22.11. – 21.12.2019






22.11. – 21.12.2019

A strict, intensively densifying abstraction, which at the same time testifies to an incredibly sensitive handling of the possibilities of drawing and painting, characterizes the two very distinct artistic positions: the late sculptures and drawings of the time around 1960 by Hans Uhlmann and the monochrome works by Günter Umberg, which seem to float in front of the wall surface and which were created in recent years.
Uhlmann, who studied engineering in Berlin, turned to sculpture as a young man. Geometric bodies, partly completely abstract, partly in strongly simplified configurations of iron or wire, were the focus of his artistic life. He left behind an extensive oeuvre of drawings in addition to his many sculptures. Beginning in the late 1950s, Uhlmann developed distinct black-and-white drawings of line, space, and dynamics based on moving bodies and their outlines. These drawings increasingly condense and leave the amorphous behind in favour of clarity and concentrated austerity. Uhlmann’s works on paper at this time seem at first to follow a completely different artistic approach than Günter Umberg’s works, which are composed of numerous layers of loose pigments with dammar gum and are devoted to painting itself: the reduction to the properties and possibilities of paint, pigment in its pure materiality,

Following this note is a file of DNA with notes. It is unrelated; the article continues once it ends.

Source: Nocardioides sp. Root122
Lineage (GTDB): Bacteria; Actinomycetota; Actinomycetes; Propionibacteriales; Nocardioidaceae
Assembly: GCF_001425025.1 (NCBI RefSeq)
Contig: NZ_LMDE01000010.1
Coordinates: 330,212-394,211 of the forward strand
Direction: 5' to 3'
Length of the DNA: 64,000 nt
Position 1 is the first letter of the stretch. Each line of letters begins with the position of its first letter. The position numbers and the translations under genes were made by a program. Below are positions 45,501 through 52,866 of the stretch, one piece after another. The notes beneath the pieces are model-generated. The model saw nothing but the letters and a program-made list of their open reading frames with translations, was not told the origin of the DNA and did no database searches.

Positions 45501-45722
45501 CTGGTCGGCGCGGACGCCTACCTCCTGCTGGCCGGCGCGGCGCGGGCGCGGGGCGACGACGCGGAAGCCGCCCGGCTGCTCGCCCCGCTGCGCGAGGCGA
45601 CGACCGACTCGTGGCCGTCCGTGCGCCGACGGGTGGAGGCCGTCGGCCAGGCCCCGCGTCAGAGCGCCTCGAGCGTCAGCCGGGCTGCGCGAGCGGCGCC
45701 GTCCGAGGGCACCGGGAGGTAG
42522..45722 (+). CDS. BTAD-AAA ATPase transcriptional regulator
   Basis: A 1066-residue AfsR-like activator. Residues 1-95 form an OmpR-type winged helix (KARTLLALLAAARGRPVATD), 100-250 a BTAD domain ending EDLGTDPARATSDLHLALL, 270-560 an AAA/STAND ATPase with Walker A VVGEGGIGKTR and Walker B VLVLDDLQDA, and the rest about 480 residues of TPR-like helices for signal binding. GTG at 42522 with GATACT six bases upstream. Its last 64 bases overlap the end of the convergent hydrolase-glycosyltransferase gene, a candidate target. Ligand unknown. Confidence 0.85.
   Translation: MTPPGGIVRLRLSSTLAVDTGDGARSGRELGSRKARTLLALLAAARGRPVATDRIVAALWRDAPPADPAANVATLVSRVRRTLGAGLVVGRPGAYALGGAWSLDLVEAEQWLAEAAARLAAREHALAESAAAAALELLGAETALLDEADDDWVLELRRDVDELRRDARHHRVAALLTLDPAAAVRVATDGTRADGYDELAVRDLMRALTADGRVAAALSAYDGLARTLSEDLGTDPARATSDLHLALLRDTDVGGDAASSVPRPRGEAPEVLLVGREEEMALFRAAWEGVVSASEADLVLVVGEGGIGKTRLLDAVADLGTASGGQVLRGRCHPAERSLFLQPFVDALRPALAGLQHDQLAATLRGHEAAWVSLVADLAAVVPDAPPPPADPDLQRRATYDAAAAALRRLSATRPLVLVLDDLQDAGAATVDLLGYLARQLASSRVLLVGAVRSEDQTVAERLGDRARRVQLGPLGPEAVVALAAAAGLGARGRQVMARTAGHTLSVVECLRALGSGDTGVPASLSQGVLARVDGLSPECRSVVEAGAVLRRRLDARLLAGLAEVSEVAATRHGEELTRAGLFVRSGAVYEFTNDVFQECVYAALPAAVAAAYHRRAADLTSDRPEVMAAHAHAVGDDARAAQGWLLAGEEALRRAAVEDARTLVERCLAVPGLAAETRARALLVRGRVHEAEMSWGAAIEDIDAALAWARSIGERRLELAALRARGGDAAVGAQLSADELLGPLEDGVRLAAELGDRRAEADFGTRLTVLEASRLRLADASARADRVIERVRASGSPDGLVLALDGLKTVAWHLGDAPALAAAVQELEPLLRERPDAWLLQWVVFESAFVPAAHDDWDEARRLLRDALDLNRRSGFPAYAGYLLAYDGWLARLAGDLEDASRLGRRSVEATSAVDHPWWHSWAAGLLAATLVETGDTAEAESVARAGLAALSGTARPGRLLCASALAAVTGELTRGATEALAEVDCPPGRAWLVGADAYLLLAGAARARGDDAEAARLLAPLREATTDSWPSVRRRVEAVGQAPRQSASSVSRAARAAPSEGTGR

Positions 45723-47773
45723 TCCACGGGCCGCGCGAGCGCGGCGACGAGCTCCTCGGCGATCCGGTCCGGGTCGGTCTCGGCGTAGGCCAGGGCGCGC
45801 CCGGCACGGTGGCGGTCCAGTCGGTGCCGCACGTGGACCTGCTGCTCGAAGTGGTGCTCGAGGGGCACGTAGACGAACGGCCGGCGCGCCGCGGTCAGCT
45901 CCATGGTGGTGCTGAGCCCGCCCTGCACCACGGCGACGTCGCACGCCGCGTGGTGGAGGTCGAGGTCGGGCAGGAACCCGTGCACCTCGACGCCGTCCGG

but also, similar to Uhlmann, the handling of surface, space and perception. With his layering technique, Umberg compacts and intensifies to such an extent that painting appears to fall silent and at the same time gains in intensity. Umberg reduces to such an extent that the painting seems to fall silent and creates space for a sensual and meditative immersion. If we take part in the dialogue between the drawings and the wall panels, this effect intensifies all the more, with Uhlmann as with Umberg. Movement and time, that is the participation of the viewer, are decisive for the effectiveness of the individual works and at the same time link Uhlmann’s drawings and sculptures with Umberg’s paintings.

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